Published on August 2nd, 2021 | by Joshua Chin0
German Minister Dismisses Calls For Autobahn Speed Limit
The autobahn speed limit debate heats up once again in the run up to Germany’s national election.
While Germany may perhaps be more widely known by the masses for its bratwursts, beers and perhaps a certain Austrian with a silly moustache, petrolheads meanwhile are perhaps more familiar with Deutschland as being the home of the Nurburgring and the autobahn.
A magical place where petrolheads can fully let their hair down and fully open the taps on their ‘bahnstormers, there has unfortunately though been a persistent call for these derestricted stretches of paradise to feature a speed limit. The latest of which comes from the Greens, who once again along with the Social Democratic Party and the Left Party have spoken out recently on this matter ahead of Germany’s national election this coming September.
Once only arguing for the safety aspect of things however, it appears that the proponents of a speed limit on the autobahn have found another angle to bolster its proposal. And that angle comes in the form of the environmental impact attributed to the autobahn, with the reasonable claim that a derestricted highway being the antithesis to Germany’s goal of achieving its carbon neutrality aims by 2045.
Fortunately for the defenders of this derestricted highway though, there are several prominent people in power that believe strongly in preserving the rules of the autobahn as it stands today. Like the current German transport minister Andreas Scheuer for instance, who toed party lines by coming out in support of keeping speed limits far away from the highway.
“The argument for a general speed limit is a political instrument of war, for some even a fetish,” the Christian Social Union (CSU) politician stated recently. “When making a choice, citizens can decide whether they want freedom of mobility – or restrictions and bans. And the Greens are firmly in the latter camp.”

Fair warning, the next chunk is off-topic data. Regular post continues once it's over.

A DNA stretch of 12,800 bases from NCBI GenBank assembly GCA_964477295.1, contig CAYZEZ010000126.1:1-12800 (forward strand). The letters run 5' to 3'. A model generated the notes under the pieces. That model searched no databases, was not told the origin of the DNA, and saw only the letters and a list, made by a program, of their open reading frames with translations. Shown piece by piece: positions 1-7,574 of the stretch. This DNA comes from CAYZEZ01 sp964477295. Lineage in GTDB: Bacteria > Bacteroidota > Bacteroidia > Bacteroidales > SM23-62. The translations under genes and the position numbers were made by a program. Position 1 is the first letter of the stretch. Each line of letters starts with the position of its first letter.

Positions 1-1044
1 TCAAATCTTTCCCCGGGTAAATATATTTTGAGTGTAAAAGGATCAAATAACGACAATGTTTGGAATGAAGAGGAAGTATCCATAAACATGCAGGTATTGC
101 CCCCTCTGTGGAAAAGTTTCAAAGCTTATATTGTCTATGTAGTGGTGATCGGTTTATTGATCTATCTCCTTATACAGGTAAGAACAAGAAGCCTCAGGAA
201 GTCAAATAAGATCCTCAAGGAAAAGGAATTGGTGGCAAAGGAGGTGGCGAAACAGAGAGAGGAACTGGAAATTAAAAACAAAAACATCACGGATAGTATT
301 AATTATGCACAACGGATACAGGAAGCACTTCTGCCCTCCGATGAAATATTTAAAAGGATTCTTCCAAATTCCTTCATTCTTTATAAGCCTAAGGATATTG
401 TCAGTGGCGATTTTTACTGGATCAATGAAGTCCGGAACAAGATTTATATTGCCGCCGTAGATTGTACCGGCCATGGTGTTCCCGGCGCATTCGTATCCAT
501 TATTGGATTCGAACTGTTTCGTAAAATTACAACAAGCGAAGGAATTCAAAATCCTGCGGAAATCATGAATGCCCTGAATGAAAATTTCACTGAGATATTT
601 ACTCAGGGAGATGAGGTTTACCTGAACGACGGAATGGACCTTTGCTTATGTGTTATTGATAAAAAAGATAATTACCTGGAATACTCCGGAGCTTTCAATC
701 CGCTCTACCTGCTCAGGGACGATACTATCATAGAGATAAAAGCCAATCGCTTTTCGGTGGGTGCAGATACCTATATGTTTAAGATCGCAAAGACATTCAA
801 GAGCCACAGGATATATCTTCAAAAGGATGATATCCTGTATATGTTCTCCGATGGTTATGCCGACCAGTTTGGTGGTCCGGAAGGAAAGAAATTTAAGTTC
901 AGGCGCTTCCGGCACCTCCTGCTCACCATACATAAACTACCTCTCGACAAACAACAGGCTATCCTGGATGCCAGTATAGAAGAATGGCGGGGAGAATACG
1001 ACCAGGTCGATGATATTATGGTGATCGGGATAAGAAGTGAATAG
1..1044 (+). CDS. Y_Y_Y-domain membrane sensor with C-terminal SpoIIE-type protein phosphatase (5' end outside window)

Christian Democratic Union (CDU) leader and chancellor candidate Armin Laschet has also spoken out against an Autobahn speed-limit in recent weeks too, suggesting that innovation rather than new laws would be the answer to the climate crisis. “Why should an electric vehicle that doesn’t cause CO2 emissions not be allowed to drive faster than 130? That is illogical,” he added.
Now in an attempt not to get too lost among the weeds of the political spin surrounding this hotly debated topic, it is worth highlighting once again that the implementation of an Autobahn speed limit is a mainstay in German politics that rears its head every election season. In the interest of political balance too, it is also probably worth pointing out that much of the autobahn these days do in fact actually have a 130 km/h speed limit, with only very few sections still featuring that round white sign with black stripes across it.
Before speedsters get too complacent however, recent polling suggest that the German political landscape there is a (slim) chance for the parties who currently support enacting speed limits on the autobahn to be in power come September. Rather more worrying also might be the fact that that with EVs and automation on the rise, it may not actually be technically possible to go flat out on the autobahn in the near future.
So to those who have the opportunity then, perhaps it is prescient to let those engines roar on the Autobahn while it is still legal to do so. And just as an aside, the fastest speed ever attempted on the public German highway is apparently 432 km/h (268 mph), which was achieved by a V12-engined Mercedes-Benz W125 back in 1938.